Archives for Medications

Alcoholism

4 reasons why addicts should not trust doctors

One

Last month I went to the emergency room with tightness in my chest and shortness of breath. I answered a bunch of questions about my medical history, told them about my depression and bipolar, the meds I am on and made it clear that I am a recovered alcoholic/addict and that I do not want to be given any medications that might cause me to relapse.

The doctor came, looked at my chart, looked at me and asked if I was in pain. I said no, just uncomfortable tightness and shortness of breath. .

"Do you have any pain?" the doctor asked.

"I'm going to give you some Ativan. It will help you relax," the doctor said.

"No you're not," I said. "I'm a recovered alcoholic/addict and I don't take benzos."

"Why?" the doctor asked.

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General

How to screw up taking antidepressants

Once a week I refill my pill box. I take two antidepressants and one mood-stabilizer, along with a handful of supplements - fish oil, glucosamine, daily vitamin etc.

One-by-one I take each bottle out of a basket, open it, deposit the pills in their daily nook and put the bottle back into the basket. I take my medications without fail and I have done this little routine countless times over the years.

Last week I screwed up. Big time. I forgot to put one of my antidepressants in the mix. It took five days and a swan dive into my black hole before I realized this. I probably would have discovered this faux pas sooner if I had been paying attention but I have been under a lot of stress lately and it has been difficult to focus on anything for long.
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Coping with Depression

Why are all the great Christmas classics about depression?

Ever notice that the great holiday classic are about depression?

There's George Bailey, the financially strapped father of a posse of rowdy kids in It's a Wonderful Life. Then there's Scrooge and the Grinch. And how about that Santa-denying mother in Miracle on 34th Street? Charlie Brown and his pathetic little tree.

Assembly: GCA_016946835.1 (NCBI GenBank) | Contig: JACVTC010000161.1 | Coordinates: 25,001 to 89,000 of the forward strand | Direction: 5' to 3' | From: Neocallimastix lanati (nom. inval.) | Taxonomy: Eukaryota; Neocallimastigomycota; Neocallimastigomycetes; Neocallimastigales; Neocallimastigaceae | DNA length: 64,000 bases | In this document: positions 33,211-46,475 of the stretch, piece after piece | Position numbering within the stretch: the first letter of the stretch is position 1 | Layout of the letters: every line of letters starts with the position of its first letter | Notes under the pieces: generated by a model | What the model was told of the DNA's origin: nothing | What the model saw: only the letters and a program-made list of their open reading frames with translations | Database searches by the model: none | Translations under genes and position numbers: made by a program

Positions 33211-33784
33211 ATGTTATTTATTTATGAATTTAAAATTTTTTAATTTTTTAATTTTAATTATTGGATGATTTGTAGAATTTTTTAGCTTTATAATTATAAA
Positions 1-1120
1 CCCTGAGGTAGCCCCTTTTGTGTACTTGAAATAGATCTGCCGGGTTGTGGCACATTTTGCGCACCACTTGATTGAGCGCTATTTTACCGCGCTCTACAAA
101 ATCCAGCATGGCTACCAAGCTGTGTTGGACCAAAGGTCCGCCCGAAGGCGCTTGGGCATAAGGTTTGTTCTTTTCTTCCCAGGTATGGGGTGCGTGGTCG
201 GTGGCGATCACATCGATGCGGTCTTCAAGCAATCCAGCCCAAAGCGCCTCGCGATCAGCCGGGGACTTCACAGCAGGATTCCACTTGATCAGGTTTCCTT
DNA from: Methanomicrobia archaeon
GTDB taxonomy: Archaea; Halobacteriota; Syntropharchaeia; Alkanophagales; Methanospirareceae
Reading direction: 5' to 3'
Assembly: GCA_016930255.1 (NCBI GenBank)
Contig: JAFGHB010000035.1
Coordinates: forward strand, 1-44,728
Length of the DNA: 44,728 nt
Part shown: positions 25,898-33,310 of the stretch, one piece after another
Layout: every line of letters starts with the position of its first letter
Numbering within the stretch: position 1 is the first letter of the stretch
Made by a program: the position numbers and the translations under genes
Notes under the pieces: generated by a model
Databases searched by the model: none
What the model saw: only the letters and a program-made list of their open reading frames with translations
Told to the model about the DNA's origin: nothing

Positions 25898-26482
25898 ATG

Let's not forget The Littlest Angel, a story about a little boy who dies, goes to heaven, can't keep his halo on straight, can't sing on key with the seraphim and misses his dog? Then there is that country western song little boy who want to buy his dying mama a pair of shoes. We have Elvis' Blue Christmas and Do They Know It's Christmas about people starving in Africa.
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anxiety and dreams

How much sleep is enough/too much when you have depression

The first thing my psych-nurse practitioner said on my first visit during my last major depression was this:

"First, we need to get you some sleep."

What? I expected her to say anti-depressants - at the time a major fear of mine. But sleep? Really?

I immediately decided that I liked this woman because her top priority was something natural - sleep. Although she did prescribe a very low dose of Seroquel to help me sleep soundly, I liked her recognition of the body's own ability to heal itself.

Plus, I hadn't had a really good night's sleep in a long time. And I really, really like to sleep.
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Coping with Depression

Four reasons to exercise when you have depression

Shortly before my depression snapped me in half, I went to a spin class at the gym. Of all the exercise I have done - and I have done a lot - spin is the most intense aerobic workouts.

An hour of riding a stationary bike -mostly at your maximum heart rate - and my body is toast. However, my brain is on a pink cloud - awash in endorphins.

But on that day, the endorphins did not...
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Dual-Diagnosis

Addiction treatment: Here’s the prescription for relapse

I met yet another addict who is taking benzos prescribed by a doctor who knew this woman is an addict trying to stay clean.

WTH? (I would like to say WTF? but I'm a lady.)

This addict said the doctor who prescribed her Klonopin and Ativan knows she is in recovery. In fact, he's the doctor who treats clients in her intensive outpatient program. (Again, WTH?)

I have two problems with this common scenario:

Doctors who prescribe benzos to patients...